About the initiative

The initiative consists of three phases:

  • Mapping: The individual’s needs and resources were mapped early. Relevant participants submitted CVs and certificates and had interviews with employees in the project and the employers. This was important to clarify expectations and to find a good match between the participant and place of work. The individual’s education, experience and personal qualities were utilised in the workplace.
  • Tailoring: Each participant must be allowed to develop and feel a sense of achievement in the workplace. To achieve this, the working day was adapted to the individual. The tasks were evaluated and adjusted in step with the individual’s development. The Norwegian language training was adapted to the individual in cooperation with Fjell adult education. For example, some people might benefit more from having Norwegian lessons early in the day than in the evening. The objectives for the individual’s future job and education wishes were also altered along the way - when the participants wanted this.
  • Close follow-up: The individual participant, mentor and employer received close follow-up in the project. Some employers needed regular meetings once a month, others less frequently. Project employees had close contact with the mentors, both by email and by phone. The participants were followed up closely during periods with weekly guidance interviews where project employees used motivational interviews as methodology. Career guidance was also an important part of the project.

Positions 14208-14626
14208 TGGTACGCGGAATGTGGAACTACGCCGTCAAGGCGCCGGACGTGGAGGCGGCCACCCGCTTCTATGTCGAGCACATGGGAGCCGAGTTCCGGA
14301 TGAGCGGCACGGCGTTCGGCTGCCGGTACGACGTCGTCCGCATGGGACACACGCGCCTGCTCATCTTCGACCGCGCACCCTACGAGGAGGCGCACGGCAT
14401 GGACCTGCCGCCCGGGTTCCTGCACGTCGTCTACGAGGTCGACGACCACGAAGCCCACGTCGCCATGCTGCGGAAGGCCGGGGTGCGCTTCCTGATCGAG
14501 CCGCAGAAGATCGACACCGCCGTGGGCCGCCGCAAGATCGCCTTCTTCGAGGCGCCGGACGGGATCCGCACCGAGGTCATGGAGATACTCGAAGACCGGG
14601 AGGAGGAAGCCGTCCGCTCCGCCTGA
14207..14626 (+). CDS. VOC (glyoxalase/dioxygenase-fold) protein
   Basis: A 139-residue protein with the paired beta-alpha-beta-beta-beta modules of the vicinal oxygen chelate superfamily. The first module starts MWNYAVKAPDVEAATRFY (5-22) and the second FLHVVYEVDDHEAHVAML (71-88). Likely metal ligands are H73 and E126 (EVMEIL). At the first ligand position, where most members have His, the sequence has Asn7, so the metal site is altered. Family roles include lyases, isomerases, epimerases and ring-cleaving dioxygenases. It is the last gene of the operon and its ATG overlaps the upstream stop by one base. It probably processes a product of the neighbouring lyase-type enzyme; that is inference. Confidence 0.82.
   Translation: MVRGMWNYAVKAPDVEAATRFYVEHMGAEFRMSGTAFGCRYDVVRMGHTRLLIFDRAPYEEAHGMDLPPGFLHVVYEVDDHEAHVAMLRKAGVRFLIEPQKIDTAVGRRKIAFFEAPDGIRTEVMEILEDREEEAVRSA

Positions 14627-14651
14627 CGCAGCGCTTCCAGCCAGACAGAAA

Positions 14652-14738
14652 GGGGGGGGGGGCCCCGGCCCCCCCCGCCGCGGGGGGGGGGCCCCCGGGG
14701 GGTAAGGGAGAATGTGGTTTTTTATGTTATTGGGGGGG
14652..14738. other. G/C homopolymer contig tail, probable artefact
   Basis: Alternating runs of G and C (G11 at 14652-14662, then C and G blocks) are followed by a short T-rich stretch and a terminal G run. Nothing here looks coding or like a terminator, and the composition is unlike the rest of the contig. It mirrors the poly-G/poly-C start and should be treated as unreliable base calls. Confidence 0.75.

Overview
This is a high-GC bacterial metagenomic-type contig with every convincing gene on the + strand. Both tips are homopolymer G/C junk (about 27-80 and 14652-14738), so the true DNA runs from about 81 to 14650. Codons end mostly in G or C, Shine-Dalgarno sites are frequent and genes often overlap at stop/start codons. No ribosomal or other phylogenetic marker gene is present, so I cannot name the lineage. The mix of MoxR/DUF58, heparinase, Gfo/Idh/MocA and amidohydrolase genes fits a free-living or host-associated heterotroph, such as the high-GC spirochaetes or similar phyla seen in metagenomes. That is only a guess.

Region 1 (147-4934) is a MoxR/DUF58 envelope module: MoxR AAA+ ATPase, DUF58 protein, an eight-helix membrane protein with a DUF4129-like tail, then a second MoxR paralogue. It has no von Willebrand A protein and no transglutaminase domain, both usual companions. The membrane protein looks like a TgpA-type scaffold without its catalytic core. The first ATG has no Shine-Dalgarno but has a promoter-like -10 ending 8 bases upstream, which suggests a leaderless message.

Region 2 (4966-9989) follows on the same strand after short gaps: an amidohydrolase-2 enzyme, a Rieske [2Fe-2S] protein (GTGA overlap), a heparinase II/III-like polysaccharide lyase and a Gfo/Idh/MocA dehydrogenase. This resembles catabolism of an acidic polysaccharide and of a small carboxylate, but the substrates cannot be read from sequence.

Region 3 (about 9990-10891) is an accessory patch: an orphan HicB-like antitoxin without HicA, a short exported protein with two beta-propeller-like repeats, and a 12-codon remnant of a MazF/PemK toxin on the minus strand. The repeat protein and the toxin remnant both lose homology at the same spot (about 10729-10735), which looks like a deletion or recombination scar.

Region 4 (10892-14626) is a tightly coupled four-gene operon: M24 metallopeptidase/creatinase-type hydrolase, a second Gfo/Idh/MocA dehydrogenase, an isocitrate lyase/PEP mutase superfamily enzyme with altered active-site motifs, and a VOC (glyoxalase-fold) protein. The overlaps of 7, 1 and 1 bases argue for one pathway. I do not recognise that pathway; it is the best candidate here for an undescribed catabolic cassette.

It is referred to as a success factor for the project that the participants were paid. At the end of the project, they also received CVs and references, language skills and relevant work experience that will be useful in their further education or job.

Ten participants have participated in the “Straight to work” project in Fjell municipality.

Organisation and economy

The project received support from the chief municipal executive, the municipality’s management team and trade unions. The strong leadership support meant that cooperation at all levels in the organisation worked well.
The municipality has used one full-time equivalent in the refugee service to follow-up ten participants. The start-up phase may require some additional resources. There have been two project employees (project manager and project employee) who have followed up the work and cooperated with the various service locations that have had participants in work. The municipality has received project funding from the County Governor and IMDi, which has covered the wages of the two employees.